Return to Greece

Our tour around the wonderful Bay of Kotor

Exotica in Herceg Novi harbour

We rather fell in love with Montenegro and seriously considered moving the boat there for the winter.  But the thought of doing the 250 nautical mile passage north again dissuaded us! The advantage of this area is that there are no charter companies or flotillas,  A few charter yachts come down from Croatia but it is much quieter on the water than Greece,  which is overrun with charter companies, which have moved recently from Turkey.

From the highest of Herceg Novi’s three
castles looking towards Tivat

The old town square Herceg Novi

Where Operosa Montenegro Festival is held each August








A busy harbour, just enough room for a few visiting yachts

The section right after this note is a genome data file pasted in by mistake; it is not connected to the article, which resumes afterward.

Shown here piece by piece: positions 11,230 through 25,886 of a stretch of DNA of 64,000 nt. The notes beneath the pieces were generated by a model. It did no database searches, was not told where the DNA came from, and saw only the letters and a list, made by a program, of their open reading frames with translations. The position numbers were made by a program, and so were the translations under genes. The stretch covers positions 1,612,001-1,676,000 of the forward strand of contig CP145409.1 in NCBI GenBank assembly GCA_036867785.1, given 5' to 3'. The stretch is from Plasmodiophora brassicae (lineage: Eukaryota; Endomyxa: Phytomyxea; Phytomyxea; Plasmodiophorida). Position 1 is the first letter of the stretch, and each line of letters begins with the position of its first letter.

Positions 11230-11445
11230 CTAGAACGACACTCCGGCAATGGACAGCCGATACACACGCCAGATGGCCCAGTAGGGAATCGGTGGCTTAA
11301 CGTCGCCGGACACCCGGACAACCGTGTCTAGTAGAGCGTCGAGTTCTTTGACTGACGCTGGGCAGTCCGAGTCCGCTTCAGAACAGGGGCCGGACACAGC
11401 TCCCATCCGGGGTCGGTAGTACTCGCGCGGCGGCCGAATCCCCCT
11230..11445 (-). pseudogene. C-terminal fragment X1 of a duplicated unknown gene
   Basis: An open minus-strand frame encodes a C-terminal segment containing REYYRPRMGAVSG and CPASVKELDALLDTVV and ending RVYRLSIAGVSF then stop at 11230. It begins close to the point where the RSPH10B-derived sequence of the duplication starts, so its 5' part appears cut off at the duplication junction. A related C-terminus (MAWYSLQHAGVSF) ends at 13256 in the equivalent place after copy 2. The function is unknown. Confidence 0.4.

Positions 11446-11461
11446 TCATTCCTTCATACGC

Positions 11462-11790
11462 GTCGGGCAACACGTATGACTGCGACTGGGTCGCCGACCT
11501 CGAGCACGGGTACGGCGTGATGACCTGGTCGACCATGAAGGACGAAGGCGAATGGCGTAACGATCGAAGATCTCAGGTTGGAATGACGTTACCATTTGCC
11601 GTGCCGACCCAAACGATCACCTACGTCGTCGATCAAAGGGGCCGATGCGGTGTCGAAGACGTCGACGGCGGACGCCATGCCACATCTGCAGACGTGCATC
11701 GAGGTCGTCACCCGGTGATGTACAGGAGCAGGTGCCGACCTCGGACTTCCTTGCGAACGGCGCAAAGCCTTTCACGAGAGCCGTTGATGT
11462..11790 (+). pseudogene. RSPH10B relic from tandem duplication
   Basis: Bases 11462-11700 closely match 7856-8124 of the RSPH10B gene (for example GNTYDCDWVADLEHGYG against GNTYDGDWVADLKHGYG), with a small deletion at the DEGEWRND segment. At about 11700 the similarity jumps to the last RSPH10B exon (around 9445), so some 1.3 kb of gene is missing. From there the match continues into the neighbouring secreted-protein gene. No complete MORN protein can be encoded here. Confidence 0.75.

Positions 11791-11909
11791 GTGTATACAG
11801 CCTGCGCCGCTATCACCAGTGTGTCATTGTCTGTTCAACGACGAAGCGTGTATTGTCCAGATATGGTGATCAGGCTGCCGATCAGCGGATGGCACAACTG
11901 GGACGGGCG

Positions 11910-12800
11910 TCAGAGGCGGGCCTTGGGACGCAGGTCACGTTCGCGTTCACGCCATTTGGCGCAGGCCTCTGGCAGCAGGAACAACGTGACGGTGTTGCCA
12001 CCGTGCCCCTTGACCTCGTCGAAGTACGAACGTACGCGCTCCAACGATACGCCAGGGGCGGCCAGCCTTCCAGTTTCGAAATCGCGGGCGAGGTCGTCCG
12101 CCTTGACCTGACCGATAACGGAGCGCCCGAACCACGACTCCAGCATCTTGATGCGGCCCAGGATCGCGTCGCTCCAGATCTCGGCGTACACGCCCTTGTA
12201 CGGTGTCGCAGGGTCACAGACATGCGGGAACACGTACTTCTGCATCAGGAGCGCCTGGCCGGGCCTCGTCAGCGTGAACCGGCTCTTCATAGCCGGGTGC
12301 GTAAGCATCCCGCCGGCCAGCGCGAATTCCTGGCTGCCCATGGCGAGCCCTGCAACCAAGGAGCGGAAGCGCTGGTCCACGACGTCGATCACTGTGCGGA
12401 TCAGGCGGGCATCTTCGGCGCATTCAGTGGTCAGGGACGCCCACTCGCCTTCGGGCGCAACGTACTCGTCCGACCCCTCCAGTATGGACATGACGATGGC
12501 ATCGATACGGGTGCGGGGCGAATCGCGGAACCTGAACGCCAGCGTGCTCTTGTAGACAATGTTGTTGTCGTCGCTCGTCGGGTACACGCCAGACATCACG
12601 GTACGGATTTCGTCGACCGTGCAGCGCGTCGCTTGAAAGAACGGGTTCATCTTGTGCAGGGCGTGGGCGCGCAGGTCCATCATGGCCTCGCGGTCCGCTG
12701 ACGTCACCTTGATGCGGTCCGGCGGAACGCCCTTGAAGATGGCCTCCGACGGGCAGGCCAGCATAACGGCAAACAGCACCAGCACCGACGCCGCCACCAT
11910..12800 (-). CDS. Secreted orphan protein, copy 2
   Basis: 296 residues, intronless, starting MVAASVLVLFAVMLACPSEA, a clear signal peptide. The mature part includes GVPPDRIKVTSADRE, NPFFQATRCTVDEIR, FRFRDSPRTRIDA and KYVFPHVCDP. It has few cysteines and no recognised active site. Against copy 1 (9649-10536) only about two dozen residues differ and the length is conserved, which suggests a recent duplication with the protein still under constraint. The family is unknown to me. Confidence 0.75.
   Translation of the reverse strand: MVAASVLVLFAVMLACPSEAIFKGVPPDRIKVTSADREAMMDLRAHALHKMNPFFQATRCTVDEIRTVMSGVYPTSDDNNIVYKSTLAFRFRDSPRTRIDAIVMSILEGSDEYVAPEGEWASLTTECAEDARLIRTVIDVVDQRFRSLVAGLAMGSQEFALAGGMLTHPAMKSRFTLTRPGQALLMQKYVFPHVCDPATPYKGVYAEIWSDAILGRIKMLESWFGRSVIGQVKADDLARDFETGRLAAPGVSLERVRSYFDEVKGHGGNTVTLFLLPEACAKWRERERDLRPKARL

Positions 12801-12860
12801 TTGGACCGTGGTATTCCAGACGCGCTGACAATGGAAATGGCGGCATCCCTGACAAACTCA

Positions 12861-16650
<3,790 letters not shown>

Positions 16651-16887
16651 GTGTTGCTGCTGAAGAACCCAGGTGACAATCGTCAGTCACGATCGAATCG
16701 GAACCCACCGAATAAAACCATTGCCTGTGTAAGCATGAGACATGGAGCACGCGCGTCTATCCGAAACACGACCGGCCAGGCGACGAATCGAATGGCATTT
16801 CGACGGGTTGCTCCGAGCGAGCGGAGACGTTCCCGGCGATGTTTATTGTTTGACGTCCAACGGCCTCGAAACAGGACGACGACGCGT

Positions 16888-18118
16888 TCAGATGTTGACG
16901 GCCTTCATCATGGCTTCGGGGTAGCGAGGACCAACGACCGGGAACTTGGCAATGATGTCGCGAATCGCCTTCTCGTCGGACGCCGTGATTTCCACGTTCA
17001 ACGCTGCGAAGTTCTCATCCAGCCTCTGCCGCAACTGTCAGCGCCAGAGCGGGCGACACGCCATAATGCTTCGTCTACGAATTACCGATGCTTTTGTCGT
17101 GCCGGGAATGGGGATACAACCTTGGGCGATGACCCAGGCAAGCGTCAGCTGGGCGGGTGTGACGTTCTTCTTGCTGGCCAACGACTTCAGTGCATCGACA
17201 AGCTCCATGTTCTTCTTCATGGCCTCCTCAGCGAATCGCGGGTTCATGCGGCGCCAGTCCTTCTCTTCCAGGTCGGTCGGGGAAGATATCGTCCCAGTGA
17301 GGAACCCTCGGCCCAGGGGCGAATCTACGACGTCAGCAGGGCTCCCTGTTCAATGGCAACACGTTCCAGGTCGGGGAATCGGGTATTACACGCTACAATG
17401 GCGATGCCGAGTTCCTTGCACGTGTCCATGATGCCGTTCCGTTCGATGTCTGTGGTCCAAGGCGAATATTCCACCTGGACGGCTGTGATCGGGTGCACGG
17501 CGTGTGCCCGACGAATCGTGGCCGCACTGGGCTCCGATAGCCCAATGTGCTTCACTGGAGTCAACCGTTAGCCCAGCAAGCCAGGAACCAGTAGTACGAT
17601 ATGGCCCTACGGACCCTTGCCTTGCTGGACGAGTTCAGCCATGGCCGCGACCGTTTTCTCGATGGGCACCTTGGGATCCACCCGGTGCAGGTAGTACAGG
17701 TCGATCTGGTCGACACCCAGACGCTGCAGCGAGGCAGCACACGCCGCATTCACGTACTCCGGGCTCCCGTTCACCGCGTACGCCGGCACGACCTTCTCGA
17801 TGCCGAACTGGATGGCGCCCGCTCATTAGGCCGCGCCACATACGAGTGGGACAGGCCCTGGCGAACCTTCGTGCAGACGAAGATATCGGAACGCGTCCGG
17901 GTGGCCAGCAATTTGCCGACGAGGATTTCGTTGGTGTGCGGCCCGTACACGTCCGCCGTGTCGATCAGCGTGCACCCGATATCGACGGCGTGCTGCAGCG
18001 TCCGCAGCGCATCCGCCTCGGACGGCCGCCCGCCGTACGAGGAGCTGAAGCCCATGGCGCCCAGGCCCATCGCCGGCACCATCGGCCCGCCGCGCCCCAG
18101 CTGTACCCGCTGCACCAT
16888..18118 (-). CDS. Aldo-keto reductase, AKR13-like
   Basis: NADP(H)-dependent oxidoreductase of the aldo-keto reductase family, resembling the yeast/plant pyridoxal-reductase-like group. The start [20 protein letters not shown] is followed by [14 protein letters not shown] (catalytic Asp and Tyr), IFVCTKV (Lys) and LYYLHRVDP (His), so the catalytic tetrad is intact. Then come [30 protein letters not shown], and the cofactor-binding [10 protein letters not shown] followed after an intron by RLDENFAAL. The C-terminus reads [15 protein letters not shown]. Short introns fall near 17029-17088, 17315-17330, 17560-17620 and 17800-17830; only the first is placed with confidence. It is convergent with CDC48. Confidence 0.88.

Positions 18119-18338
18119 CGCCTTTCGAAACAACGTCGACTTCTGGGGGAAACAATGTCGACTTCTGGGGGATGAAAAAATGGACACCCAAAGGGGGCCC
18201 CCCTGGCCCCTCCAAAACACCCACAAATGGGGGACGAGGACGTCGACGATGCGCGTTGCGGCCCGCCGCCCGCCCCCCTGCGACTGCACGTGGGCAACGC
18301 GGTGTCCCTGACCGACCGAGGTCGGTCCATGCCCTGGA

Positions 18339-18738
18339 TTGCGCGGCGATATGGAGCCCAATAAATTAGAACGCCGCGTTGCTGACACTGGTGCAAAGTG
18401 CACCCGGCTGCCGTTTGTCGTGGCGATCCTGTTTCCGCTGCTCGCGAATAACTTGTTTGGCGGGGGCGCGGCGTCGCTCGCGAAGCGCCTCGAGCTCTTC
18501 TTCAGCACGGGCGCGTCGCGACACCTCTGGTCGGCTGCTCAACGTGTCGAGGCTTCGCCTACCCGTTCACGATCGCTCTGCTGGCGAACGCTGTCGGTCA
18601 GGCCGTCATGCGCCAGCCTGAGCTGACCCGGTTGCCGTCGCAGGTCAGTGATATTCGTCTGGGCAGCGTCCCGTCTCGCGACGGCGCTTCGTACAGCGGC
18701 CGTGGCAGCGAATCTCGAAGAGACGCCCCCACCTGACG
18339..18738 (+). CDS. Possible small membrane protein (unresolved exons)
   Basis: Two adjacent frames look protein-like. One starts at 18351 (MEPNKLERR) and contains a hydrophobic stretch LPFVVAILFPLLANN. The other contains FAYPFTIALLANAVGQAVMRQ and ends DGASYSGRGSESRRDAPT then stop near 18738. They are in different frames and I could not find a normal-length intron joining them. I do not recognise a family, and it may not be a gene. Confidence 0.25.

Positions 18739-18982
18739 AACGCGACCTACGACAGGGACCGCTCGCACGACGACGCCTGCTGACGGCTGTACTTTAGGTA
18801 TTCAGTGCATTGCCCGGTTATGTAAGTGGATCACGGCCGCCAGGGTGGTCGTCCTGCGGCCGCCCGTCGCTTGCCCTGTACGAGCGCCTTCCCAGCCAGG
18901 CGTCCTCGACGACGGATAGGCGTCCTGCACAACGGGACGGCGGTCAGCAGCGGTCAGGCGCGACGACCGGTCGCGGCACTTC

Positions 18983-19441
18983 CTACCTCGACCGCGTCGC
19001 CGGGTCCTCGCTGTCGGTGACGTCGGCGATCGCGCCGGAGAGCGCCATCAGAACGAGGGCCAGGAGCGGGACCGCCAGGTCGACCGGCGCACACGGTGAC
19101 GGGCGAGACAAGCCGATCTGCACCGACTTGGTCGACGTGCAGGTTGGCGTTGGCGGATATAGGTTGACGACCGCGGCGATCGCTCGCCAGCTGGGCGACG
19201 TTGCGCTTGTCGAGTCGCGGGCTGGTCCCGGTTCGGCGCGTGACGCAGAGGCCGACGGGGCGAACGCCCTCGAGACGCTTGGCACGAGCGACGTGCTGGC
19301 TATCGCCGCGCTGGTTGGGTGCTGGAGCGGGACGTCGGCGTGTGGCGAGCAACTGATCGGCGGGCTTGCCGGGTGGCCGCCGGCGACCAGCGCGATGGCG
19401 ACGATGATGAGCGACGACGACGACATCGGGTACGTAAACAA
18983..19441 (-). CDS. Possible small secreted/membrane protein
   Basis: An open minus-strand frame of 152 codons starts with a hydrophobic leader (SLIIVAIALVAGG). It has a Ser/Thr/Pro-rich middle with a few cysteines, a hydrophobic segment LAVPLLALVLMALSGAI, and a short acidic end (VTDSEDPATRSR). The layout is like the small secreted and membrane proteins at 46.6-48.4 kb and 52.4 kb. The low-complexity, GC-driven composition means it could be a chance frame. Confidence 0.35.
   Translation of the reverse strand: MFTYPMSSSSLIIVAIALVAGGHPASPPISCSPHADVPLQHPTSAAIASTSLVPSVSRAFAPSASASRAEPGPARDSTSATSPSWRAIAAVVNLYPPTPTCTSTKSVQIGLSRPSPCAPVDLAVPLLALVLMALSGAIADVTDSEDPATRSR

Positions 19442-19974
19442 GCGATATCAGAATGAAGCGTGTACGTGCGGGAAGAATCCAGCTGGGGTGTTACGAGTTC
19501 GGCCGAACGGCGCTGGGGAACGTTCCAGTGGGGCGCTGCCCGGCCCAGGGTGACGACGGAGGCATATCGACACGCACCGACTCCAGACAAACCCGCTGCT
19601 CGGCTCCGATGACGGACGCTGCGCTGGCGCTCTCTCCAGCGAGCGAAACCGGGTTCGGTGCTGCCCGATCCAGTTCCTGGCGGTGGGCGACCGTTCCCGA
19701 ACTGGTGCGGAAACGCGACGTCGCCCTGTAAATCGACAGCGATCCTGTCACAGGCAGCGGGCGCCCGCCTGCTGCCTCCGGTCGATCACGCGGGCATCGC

Magnolia trees in Herceg Novi, right next to the international water polo centre

The brand new Porto Novi marina

We’d hoped to have had a free week at the brand new five star Marina at Porto Novi, as it’s part of our marina’s group, but it was not officially open until the next week, however, they were very welcoming and gave us a free night alongside. It is likely to be very smart, quite expensive and targeting smaller boats than Porto Montenegro. Maybe next year….

At sunset

It won’t be empty like this next year, Exotica in the distance

Maybe our proposed berth for 2020







Bambi Beach at night

Cooler to depart Bar in the early morning, and quicker!


We had four overnight stops on our return journey to Greece. Bar, the southernmost port in Montenegro, where we managed to check out via the harbourmaster and police with much less trouble than on our arrival here three weeks previously. It’s not an attractive town but will be remembered for tasting our first Negroni cocktail.